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Intradialytic cycling does not exacerbate microparticles or circulating markers of systemic inflammation in haemodialysis patients

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journal contribution
posted on 03.12.2021, 09:05 by Patrick Highton, Daniel March, Darren Churchward, Charlotte Grantham, Hannah Young, Matthew Graham-Brown, Seila Estruel, Naomi Martin, Nigel Brunskill, Alice Smith, James Burton, Nicolette BishopNicolette Bishop
Purpose
Patients receiving haemodialysis (HD) display elevated circulating microparticle (MP) concentration, tissue factor (TF) expression and markers of systemic inflammation, though regular intradialytic cycling (IDC) may have a therapeutic effect. This study investigated the impact of regular, moderate-intensity IDC on circulating MPs and inflammatory markers in unit-based HD patients.

Methods
Patients were cluster-randomised to intervention (n = 20, age: 51.4 ± 18.1 years, body mass: 77.6 ± 18.3 kg, mean ± SD) or no-exercise control (n = 20, 56.8 ± 14.0 years, 80.5 ± 26.5 kg). Intervention participants completed 30 min of moderate intensity (rating of perceived exertion [RPE] of 12–14) IDC, thrice weekly for 6 months. Pre-dialysis venous blood samples were obtained at 0, 3 and 6 months. Circulating MP phenotypes, cytokines, chemokine and MP TF expression were quantified using flow cytometry and cytometric bead array assays.

Results
Despite high exercise compliance (82%), no IDC-dependent effects were observed for any MP, cytokine or chemokine measure (p ≥ 0.051, ηρ2 ≤ 0.399) other than TNF-α (p = 0.001, ηρ2 = 0.186), though no significance was revealed upon post hoc analysis.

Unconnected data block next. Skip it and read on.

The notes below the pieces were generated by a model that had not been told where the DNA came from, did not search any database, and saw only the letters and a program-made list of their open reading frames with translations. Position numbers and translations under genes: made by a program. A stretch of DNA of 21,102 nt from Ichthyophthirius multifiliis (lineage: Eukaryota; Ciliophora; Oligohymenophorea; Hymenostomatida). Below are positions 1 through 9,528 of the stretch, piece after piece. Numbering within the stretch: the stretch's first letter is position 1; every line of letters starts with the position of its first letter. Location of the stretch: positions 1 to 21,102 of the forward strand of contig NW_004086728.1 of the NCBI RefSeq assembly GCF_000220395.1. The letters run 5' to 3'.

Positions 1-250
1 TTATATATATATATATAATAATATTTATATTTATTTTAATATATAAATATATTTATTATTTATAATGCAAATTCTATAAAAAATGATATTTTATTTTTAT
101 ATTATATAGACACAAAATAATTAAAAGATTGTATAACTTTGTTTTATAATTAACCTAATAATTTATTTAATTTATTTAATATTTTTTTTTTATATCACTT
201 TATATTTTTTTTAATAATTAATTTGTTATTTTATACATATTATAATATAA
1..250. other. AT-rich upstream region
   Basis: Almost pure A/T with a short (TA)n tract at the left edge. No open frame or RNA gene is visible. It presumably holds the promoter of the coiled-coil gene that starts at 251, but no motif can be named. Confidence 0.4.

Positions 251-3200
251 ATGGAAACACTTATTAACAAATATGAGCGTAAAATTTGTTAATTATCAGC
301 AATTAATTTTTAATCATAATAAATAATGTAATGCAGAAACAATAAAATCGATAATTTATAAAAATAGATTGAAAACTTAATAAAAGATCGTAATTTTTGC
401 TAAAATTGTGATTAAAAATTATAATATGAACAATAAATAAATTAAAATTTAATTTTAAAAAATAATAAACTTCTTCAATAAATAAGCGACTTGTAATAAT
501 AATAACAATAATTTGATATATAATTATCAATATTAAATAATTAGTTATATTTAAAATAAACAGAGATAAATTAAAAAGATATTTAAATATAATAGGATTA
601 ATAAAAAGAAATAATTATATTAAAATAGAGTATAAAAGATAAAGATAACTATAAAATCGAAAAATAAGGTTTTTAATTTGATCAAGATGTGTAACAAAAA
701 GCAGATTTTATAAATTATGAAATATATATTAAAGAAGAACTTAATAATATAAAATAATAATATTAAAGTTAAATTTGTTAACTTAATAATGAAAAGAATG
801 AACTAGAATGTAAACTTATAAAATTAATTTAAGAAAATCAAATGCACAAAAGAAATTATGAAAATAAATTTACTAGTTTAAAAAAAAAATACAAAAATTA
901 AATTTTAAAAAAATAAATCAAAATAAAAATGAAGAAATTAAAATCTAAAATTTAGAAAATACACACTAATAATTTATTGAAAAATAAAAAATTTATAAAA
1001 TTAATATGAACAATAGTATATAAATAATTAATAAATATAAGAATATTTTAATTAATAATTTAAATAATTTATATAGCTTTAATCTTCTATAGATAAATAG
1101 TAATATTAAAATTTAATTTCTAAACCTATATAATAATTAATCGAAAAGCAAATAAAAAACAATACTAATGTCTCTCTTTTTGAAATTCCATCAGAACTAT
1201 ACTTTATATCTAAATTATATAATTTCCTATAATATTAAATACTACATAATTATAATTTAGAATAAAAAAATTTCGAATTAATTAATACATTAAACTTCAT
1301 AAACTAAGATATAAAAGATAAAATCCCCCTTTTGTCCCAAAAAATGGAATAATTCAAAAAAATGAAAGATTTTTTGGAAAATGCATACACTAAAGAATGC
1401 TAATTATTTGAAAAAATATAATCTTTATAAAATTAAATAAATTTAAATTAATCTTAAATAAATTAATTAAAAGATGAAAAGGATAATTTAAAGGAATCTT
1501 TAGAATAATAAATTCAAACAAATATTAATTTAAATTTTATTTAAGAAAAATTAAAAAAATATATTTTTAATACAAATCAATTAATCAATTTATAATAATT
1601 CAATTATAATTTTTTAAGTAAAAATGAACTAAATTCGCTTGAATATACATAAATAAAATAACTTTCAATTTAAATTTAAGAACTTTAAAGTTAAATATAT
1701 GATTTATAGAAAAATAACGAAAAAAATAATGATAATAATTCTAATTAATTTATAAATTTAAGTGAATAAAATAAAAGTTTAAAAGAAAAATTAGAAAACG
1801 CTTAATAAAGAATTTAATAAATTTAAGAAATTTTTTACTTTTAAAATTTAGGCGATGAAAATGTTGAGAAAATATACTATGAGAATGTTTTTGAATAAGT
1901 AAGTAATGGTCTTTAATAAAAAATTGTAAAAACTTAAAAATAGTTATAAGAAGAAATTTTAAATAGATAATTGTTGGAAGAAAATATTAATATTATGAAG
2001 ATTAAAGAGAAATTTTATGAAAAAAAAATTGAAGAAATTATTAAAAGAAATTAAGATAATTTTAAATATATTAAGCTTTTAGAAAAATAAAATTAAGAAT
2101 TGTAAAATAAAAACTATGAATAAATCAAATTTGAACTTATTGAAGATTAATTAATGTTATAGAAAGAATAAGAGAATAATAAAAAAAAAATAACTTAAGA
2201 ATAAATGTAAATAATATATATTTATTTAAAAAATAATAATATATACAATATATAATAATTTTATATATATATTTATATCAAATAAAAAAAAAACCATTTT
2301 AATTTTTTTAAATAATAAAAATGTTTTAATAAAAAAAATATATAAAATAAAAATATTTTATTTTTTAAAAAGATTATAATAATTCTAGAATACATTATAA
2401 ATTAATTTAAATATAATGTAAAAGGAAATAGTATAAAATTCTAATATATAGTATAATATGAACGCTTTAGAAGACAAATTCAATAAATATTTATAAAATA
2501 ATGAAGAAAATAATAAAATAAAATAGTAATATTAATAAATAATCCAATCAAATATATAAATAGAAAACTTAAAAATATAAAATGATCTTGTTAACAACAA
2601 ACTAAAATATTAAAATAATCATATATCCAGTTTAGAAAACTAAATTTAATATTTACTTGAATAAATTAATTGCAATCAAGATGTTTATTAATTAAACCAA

Conclusion
Six months of regular, moderate-intensity IDC had no effect on MPs, cytokines or chemokines. This suggests that the exercise did not exacerbate thrombotic or inflammatory status, though further functional assays are required to confirm this.

Trial registration
ISRCTN1129707, prospectively registered on 05/03/2015.

Funding

The CYCLE-HD study was funded by a grant from the National Institute of Health Research (CS-2013-13-014) and supported by the Stoneygate Trust. This research was also supported by the NIHR Leicester Biomedical Research Centre. Hannah Young is supported by a grant from the NIHR (DRF-2016-09-015).

History

School

  • Sport, Exercise and Health Sciences

Published in

European Journal of Applied Physiology

Publisher

Springer

Version

VoR (Version of Record)

Rights holder

© The Authors

Publisher statement

This is an Open Access Article. It is published by Springer under the Creative Commons Attribution 4.0 International Licence (CC BY 4.0). Full details of this licence are available at: https://creativecommons.org/licenses/by/4.0/

Acceptance date

09/11/2021

Publication date

2021-12-02

Copyright date

2021

ISSN

1439-6319

eISSN

1439-6327

Language

en

Depositor

Prof Lettie Bishop. Deposit date: 2 December 2021